Nigel: Too many to remember if I am honest. Mainly great friendship. We never really had any fall outs as a group and that friendship lasts today. This was rare especially in student houses.
Sally: Our lecturers were published and well known - Mike Thrasher and Rob Mawby for example. I also remember having to queue in the library to get on a computer, then wait days to get it printed out on computer paper!
Nigel: To be honest I cannot remember working that hard! There was work but it seemed the focus of Plymouth for me was more about being independent for the first time and making my own life decisions. If there is one topic, it was setting up and running a clock company for the course. It was called Designs on Time. We basically made CD clocks or added clocks on to various items. We sold the business at the end of the year to an upcoming Year 2 group. 
Roland Levinsky building with rainbow background
View towards student union during welcome week
Campus towards Portland Square building
Sally: My degree certainly shaped the way I think and helps me understand the problems involved in taking real social science and turning it into policy. Perhaps it even makes me feel more sympathy for politicians! I learned to think critically, I learned to live independently, I met people from all over the country, I undertook roles like Women's Officer and had the chance to sail off the beautiful Devonshire coast. I met my husband. They were some of the happiest days of my life.
Nigel: No question. Having a good grounding in Business & Finance linked into my love of computers and IT technology has totally shaped my career. I am now Vice President of Western Digital’s EMEAI (Europe Middle East, Africa and India) business. This is a massive corporation with 65K employees and over $20B of revenue a year. Without my HND I would not have succeed to this role in my view.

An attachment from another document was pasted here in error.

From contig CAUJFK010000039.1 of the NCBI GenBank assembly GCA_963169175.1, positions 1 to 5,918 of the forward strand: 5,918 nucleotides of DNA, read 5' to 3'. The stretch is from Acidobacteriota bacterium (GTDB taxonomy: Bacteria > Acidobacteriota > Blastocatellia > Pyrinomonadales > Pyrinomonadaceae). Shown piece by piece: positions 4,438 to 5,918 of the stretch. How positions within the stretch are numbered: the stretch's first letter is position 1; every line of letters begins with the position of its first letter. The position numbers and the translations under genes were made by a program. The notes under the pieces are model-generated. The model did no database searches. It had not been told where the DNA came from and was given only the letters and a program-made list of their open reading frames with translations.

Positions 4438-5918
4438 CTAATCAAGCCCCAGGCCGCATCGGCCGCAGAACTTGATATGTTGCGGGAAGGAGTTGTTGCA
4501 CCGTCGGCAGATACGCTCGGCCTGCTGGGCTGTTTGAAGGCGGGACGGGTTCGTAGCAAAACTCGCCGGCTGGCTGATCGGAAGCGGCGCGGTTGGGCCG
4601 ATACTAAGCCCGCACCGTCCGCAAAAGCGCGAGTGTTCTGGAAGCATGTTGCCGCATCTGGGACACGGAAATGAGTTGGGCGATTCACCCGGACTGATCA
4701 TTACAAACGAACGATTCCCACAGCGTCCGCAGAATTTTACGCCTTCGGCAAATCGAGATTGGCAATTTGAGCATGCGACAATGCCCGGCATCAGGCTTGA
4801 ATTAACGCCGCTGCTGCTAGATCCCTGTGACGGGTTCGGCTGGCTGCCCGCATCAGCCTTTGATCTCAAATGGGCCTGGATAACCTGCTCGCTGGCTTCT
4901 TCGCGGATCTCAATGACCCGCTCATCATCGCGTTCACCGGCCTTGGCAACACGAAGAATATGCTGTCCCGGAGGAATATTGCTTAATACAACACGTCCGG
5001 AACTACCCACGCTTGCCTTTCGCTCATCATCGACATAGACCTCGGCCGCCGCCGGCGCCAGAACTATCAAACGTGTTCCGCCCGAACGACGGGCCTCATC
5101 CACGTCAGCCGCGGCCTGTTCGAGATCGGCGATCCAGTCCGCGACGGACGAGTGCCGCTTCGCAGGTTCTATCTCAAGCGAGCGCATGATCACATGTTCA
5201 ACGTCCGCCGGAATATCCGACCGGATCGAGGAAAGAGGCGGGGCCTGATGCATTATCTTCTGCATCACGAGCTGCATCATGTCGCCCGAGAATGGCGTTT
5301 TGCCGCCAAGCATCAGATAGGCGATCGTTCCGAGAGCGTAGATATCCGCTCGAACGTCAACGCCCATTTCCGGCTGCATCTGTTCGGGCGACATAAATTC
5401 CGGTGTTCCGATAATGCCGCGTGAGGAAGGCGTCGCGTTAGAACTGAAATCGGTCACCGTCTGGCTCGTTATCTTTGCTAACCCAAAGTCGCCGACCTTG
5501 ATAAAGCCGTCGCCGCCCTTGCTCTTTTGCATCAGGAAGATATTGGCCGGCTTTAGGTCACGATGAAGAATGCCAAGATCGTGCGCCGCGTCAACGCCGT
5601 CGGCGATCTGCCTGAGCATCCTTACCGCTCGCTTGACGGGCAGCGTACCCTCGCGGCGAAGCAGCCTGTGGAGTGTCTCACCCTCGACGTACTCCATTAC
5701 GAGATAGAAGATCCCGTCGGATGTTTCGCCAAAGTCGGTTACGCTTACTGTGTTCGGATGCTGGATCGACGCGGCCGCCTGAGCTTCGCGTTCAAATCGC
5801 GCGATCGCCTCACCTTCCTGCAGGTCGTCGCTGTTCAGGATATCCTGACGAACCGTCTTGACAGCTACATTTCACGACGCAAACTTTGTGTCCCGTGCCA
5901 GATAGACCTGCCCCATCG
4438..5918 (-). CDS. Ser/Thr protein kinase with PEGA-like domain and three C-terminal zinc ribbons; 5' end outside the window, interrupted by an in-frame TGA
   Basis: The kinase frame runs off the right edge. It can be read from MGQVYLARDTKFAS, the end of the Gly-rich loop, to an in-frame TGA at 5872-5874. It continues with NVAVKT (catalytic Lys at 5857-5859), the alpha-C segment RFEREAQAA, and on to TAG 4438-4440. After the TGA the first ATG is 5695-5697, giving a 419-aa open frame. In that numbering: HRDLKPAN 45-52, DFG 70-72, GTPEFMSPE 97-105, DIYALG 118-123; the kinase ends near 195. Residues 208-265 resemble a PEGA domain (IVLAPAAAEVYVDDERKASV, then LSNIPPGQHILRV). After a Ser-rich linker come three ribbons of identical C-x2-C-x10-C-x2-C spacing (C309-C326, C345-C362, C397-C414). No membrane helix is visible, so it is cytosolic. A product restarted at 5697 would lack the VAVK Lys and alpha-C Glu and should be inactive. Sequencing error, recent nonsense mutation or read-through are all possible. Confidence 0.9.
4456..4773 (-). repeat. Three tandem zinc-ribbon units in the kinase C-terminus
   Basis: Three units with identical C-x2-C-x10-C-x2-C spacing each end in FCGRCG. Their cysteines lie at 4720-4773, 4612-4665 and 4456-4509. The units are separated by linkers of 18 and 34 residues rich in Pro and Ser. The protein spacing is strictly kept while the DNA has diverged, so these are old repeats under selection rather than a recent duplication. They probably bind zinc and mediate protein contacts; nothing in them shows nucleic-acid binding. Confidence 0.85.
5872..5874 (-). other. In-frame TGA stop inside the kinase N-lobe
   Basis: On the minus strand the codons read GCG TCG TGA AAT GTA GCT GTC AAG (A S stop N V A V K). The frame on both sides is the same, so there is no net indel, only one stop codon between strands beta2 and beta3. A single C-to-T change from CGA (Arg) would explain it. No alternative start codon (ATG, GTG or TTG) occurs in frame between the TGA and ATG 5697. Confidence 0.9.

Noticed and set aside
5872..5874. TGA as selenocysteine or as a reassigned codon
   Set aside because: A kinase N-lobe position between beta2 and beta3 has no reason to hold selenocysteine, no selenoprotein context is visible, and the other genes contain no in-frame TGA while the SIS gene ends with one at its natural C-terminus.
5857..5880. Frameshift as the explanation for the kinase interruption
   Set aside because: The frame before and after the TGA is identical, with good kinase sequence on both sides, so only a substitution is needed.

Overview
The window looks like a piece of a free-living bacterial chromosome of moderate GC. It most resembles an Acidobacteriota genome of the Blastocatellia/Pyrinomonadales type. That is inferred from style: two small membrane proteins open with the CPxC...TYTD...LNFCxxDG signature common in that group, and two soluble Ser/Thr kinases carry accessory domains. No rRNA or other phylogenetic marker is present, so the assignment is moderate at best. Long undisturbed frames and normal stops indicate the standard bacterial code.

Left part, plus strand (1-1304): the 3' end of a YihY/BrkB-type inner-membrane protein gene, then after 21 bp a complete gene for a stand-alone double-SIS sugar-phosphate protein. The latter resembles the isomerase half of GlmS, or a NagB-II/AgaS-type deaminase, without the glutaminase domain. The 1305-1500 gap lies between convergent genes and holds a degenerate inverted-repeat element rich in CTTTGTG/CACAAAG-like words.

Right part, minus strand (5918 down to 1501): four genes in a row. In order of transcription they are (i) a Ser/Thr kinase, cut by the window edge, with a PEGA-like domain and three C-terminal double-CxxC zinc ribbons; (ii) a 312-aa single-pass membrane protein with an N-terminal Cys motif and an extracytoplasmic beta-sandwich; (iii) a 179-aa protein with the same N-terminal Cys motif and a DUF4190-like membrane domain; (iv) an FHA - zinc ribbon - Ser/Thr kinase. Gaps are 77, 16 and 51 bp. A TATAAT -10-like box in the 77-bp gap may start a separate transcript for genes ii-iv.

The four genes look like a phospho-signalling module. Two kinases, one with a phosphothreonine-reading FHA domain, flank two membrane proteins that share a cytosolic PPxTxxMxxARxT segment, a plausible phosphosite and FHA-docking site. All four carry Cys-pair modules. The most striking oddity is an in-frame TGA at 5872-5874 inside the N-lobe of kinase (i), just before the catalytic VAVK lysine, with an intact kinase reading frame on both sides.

Sally: I kept in contact with most of the house mates and came up with the idea of the reunion. A 30-year reunion roughly as most of us graduated in 1991. One of our student friends, Mandy, couldn't make it, which was a shame as recently we commissioned three paintings from her! She used to study architecture and is now an artist. Facebook has a good way to keep connected, of course.
Nigel: Yes we have kept in contact as a group but some more than others. We all talked before COVID about getting back together again and finally this time we got it sorted.
Sally: It was a mixture of joy and bewilderment. We recognised some areas but, of course, much was changed and improved and so many years have passed that it was hard to have a clear memory. We were sad to see the Student Union's glass pyramid gone! But we were impressed with the library and the Roland Levinsky Building. It was also wonderful to see the James Street Vaults still there and looking good - our spiritual home! 
Nigel: To be honest I really struggled to recognise anything on the campus. I thought I would recognise the GTB but even this is currently being rebuilt so there was very little I recognised. Even the JSV pub seemed in a different location to me!